Summer is drawing to a close, and with it the start of the harvest for our crop production teams! The quiet countryside is gradually becoming the scene of a ballet of harvesters and tractors. The teams are working in constant shifts (sometimes day and night) and the silos are running at full capacity.
But that’s just it!
How are our teams in the Group’s various silos preparing for the coming harvest?
→ Head to the St-Jean-de-Marsacq silo to find out more about this particular organisation, which actively gets underway around 3 weeks before the start of the harvest.
The Saint-Jean silo handles 25,000 tonnes of cereals a year. Its speciality? Waxy Pro (maize for human consumption), which it dries and stores. It’s considered to be ‘a big silo’ in this geographical area,” explains Vincent Reynaud, Operations Manager.
Find a workforce
To understand how the silo works, you need to talk to Didier Narbey or Patrick Couret. And above all, you need to go back in time.
Didier joined the Group in 1985 as assistant silo manager. At the time, there was no dryer and the team consisted of 6 or 7 people. In the 90s, the silo was equipped with a dryer and a gin. Patrick joined the team in 2005 as a storage driver. Their jobs have changed regularly, as the silo’s business has grown. Today, farmers have their grain delivered directly to their homes, and the silos are no longer run independently as they once were.
As a result, there are now just 3 employees year-round, with 7 or 8 seasonal workers in high season, working 2×8 or 3×8 shifts if necessary.
“The business has changed so much that we have to constantly adapt. We [the employees] are more and more versatile,” explains Didier. In fact, Didier and Patrick manage the silo between them, from drying and handling to cleaning and IT. With the arrival of seasonal workers, you also have to know how to manage the teams!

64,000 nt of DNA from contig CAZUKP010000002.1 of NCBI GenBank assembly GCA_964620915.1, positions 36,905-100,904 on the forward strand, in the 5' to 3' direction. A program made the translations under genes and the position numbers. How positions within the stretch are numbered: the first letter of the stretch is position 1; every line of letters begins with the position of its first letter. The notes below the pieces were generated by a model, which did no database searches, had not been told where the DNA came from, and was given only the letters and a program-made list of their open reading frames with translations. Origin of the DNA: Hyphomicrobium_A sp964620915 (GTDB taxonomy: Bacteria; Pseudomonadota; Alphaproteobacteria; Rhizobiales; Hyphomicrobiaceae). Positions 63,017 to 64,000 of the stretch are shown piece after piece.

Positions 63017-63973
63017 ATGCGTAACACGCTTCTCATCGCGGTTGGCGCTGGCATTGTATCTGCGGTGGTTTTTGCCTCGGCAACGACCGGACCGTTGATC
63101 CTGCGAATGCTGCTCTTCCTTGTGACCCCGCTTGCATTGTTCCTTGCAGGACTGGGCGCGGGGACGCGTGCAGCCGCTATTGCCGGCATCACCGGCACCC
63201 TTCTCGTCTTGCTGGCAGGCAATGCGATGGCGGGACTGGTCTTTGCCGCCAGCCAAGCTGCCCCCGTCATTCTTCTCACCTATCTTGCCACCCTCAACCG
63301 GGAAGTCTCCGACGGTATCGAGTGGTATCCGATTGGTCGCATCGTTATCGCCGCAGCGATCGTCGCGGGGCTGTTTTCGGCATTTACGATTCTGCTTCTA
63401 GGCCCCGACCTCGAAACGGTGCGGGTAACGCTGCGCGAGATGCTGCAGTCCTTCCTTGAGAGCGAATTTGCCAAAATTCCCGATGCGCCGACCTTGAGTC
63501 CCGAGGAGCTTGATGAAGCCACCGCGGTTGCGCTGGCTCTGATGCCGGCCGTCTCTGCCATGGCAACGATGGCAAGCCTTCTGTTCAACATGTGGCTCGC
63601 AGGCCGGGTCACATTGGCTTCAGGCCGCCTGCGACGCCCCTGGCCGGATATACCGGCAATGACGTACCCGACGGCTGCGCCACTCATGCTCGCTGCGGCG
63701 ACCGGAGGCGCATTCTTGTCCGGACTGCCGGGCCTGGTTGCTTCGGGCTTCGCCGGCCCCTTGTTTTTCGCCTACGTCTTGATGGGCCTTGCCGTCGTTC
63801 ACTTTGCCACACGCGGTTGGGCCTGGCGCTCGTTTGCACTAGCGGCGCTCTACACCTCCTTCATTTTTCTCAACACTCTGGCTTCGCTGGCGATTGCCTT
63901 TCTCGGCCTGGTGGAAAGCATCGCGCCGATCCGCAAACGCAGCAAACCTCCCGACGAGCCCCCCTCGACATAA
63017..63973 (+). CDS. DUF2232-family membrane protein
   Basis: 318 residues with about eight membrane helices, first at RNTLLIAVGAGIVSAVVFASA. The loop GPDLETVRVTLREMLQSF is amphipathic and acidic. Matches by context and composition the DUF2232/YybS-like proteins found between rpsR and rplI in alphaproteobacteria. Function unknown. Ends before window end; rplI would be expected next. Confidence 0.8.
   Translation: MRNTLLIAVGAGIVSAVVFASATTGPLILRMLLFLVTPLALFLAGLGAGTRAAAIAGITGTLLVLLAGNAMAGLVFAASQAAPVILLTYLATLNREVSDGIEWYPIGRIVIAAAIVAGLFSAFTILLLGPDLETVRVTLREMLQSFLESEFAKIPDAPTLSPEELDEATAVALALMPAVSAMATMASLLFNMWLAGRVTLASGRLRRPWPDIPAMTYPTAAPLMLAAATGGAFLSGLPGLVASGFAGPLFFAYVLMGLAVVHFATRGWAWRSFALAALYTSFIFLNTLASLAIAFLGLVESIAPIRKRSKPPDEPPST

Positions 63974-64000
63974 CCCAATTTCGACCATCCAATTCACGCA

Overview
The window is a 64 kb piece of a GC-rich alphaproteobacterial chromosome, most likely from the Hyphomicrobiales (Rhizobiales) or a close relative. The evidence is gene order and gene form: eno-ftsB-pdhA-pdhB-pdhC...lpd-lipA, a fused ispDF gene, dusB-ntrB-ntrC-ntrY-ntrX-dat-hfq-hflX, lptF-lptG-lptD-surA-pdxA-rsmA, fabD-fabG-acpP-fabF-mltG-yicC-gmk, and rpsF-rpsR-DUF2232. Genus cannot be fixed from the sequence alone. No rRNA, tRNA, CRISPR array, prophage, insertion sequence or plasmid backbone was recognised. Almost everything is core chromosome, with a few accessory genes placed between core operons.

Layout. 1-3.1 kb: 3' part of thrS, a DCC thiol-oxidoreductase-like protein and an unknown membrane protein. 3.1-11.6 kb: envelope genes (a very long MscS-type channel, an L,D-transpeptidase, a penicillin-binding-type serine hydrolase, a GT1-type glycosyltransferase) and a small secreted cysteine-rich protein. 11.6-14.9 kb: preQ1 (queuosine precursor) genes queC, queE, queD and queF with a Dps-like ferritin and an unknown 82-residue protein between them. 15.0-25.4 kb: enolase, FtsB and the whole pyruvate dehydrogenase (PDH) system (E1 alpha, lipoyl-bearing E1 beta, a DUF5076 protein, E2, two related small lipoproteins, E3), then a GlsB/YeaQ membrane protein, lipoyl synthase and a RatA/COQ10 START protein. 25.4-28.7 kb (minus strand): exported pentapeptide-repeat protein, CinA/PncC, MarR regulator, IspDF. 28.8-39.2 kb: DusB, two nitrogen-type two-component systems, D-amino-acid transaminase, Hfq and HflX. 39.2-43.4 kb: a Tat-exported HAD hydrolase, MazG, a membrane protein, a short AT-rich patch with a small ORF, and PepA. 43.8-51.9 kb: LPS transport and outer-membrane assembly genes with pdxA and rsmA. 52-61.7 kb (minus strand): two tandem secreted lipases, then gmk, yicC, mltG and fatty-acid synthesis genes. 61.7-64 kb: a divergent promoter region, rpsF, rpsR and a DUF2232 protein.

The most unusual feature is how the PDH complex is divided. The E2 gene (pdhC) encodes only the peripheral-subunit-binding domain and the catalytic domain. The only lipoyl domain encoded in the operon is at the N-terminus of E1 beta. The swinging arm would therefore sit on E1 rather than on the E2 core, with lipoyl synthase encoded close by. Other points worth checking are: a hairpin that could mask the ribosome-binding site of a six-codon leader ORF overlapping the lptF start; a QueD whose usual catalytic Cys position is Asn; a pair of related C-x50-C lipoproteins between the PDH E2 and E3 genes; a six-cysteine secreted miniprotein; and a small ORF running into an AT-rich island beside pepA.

Seasonal workers are a rare commodity. And without them, the silo wouldn’t be able to run at all during collection. During peak periods, the teams are granted an exemption to work 56 hours a week. But even with this extra working time, they obviously can’t run the silo with two people. Finding seasonal workers is therefore a complicated but essential task.
Fortunately, this year, thanks to word-of-mouth, 2 regulars have joined the ranks in addition to the 2 new people recruited recently. Once recruited, they are given a welcome booklet, safety training and an internal forklift operator qualification.
Clean the Silo
Once the workforce has been found, it’s time to start cleaning up.
Cereals from last season may still be in storage, waiting to be picked up by farmers (to feed their livestock) or exported to various customers. The silos (or bushels) and storage areas are therefore all emptied and cleaned to make way for the coming harvest.
Once the areas have been cleared, the sweeping of the tractors and trailers can begin.
When a farmer arrives at the silo with a full trailer, he is directed to the weighbridge to weigh his load. The weight is recorded and a sample is taken to test the moisture content and impurities (and to check that the variety is indeed the one advertised).
Once these analyses have been carried out, the farmer can unload his load in the area dedicated to this variety.
Of course, depending on the type of cereal, drying is necessary, so some varieties are sent to silos equipped with dryers specific to their type.
At Saint-Jean-de-Marsacq, for example, there is only Waxy pro maize in the dryer.
All stocks are managed electronically and can be consulted remotely.
And that’s not all. Energy is also closely monitored.
Given the current energy situation and climate change, the cooperative has a duty to manage its energy efficiently and to plan a policy of energy sobriety adapted to each of its activities.
The silo at Saint-Jean-de-Marsacq is therefore equipped with a range of tools for optimum management in real time: an automatic compressor, variable speed control for cell ventilation (to cool the grain), and a dryer optimised for special maize, which is low-temperature and needs to dry for longer. For several years now, Maïsadour has also been using Provenergie, a 100% in-house software solution that displays data from our silos in real time (gas and electricity consumption, maize moisture, quantity dried, etc.).
This data means that operators can react quickly to adjust the silo dryers, thereby reducing energy consumption.
Of course, the teams are also constantly made aware of the challenges of global warming: learning to consume less at home and at the plant, recycling, reusing, etc.
Climate change doesn’t necessarily have an impact on the way we work, it simply makes the harvest earlier. With a bit of luck, this can reduce the moisture content and therefore the drying time.